A Measure of Confusion

The increasing panic to get the UK – or at the very least London – looking spruced and respectable in time for the Olympics has shown itself in the somewhat unexpected form of Lord Howe of Aberavon (former Foreign Secretary under our own rust-topped Iron Lady of the 80s, Maggie Thatcher), as he demanded that the UK stop “dithering” and make the full switch from the imperial to the metric system of measurement before our Continental guests come over and laugh at us.

In a rant worthy of Enoch Powell (well, almost), Lord Howe claimed that the UK’s reluctance to pick one system over the other and stick to it “increases cost, confuses shoppers, leads to serious misunderstandings, causes accidents, confuses our children’s education and, quite bluntly, puts us all to shame.”

Aside from the laughable irony of a Lord calling for Britain to cast off the shackles of the Empire, I think that perhaps Howe is overreacting. I grew up with both systems and, whilst I couldn’t immediately tell you how many gallons to the litre (or even how many pints to the gallon, if I’m honest), I know well enough the measurements I need to use regularly and I can look up the ones I don’t (mille grazie, Google). Metric has been gradually replacing Imperial without children coming home from school in floods of tears, and presumably it will continue to do so until we’re all working exclusively in units of ten. If things have been happening organically and with minimal trauma, why try to push through a change now?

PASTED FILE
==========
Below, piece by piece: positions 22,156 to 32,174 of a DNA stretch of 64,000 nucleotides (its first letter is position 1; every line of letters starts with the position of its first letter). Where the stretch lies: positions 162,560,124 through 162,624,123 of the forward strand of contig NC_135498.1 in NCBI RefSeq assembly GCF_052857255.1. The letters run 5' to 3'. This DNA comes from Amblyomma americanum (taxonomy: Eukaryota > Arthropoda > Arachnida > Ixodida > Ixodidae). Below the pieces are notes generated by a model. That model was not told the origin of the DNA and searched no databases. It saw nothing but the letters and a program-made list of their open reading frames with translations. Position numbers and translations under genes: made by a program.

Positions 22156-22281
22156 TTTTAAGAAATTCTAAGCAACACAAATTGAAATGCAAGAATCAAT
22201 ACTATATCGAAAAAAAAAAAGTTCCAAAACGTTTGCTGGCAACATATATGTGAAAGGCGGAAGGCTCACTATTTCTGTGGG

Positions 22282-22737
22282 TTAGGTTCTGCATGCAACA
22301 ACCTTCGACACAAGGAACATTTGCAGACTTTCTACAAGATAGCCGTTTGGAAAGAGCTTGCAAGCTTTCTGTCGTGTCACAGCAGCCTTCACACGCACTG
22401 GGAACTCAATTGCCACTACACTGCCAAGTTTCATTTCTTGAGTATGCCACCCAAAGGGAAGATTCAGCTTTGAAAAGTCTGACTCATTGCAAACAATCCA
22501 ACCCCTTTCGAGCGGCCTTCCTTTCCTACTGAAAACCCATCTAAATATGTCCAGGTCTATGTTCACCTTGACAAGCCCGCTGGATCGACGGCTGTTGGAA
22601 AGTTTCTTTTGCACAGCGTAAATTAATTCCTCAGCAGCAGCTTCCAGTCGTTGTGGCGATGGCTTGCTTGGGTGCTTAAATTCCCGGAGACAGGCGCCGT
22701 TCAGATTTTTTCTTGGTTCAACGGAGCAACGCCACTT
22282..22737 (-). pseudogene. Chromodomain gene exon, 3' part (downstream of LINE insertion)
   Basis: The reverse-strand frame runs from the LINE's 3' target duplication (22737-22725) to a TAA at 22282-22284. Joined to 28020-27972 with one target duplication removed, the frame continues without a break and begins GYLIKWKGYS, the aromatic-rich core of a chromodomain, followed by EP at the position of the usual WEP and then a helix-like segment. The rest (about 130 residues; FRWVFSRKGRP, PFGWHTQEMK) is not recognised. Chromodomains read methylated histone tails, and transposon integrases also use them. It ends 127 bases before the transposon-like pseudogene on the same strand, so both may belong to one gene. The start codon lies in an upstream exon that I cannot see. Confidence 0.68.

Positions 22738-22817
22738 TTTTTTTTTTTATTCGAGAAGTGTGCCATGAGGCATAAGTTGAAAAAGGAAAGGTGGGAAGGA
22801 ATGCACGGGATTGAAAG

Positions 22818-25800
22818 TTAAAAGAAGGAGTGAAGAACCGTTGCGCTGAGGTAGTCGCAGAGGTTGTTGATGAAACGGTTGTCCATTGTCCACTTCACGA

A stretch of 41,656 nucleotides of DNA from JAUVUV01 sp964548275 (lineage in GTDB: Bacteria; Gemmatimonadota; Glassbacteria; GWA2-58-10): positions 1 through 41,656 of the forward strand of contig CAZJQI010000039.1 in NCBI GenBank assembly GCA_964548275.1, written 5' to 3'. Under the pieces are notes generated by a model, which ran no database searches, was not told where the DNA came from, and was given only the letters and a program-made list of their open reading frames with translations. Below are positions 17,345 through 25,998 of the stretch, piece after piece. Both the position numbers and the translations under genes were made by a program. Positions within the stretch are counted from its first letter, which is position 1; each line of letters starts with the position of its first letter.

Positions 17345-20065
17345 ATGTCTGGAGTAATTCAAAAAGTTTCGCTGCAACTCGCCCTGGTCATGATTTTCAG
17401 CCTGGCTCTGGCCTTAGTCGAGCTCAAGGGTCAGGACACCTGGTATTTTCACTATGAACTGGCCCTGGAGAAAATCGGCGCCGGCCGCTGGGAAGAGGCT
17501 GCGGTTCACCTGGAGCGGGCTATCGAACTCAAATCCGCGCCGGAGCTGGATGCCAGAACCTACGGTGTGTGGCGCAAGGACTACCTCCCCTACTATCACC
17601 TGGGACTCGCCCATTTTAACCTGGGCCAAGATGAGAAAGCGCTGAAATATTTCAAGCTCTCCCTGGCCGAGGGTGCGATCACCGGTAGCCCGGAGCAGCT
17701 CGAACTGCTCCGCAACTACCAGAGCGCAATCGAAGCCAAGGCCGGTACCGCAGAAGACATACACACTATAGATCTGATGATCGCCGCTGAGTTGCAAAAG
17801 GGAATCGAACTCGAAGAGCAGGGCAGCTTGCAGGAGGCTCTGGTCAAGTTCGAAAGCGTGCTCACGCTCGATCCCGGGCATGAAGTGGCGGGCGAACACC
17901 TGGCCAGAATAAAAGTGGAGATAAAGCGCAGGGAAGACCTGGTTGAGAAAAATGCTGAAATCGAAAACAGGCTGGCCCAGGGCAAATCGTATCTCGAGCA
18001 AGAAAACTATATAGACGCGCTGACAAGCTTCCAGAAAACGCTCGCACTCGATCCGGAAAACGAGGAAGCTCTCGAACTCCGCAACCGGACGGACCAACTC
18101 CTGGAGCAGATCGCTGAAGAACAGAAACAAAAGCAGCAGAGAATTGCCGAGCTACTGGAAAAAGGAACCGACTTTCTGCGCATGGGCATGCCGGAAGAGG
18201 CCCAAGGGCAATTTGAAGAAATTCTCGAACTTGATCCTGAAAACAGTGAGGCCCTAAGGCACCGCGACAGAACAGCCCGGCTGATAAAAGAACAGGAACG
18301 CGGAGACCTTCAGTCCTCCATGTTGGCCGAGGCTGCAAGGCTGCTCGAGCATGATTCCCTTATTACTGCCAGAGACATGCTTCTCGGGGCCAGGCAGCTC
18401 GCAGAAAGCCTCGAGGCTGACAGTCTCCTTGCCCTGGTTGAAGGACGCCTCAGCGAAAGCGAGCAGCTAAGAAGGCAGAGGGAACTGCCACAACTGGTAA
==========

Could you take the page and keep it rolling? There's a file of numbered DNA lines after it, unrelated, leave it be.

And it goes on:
As a member of Howe’s “rudderless and bewildered majority”, floundering helplessly in a sea of grams and ounces, I would also call into question the wisdom of attempting to rush such a huge change through in time for the Olympics – if this were to happen, I imagine that foreign visitors really would see a lot of confused and befuddled Brits. Personally, the uncertainty over whether London’s transport network will be able to cope with the massive influx of humans is more than enough to be worrying about at this late stage (particularly if you’re a regular commuter into the capital). Add to that the allegation that someone recently challenged the security of the Olympic site by smuggling a fake bomb in, and I doubt that complaints over the serving of pints vs half-litres will even make the Oddly Enough column. It’s too big an undertaking to attempt in too little time. It’d be like deciding to repaint the kitchen an hour before the dinner-party.

Home Office minister Lord Henley, who was involved in the recent debate over the use of these two systems, was quoted as saying that he wasn’t convinced that the British public saw any real need to change the status quo. I would go further and suggest that the British public doesn’t even care.

The image of an esteemed Life Peer and experienced politician worrying that smug visitors from the mainland will be wandering around London this summer, discussing the failings of our measurement system in hushed tones behind cupped hands, is bizarre and ridiculous. Moreover, Howe’s assertion that our dual system will confuse visitors is nothing short of offensive.

Perhaps Lord Howe’s zeal is fuelled solely by a selfless desire to help strangers; more likely, though, his national pride is the driving force (another spot of irony, there).

Or maybe he just objects on aesthetic grounds to those rulers that have inches up one edge and centimetres down the other.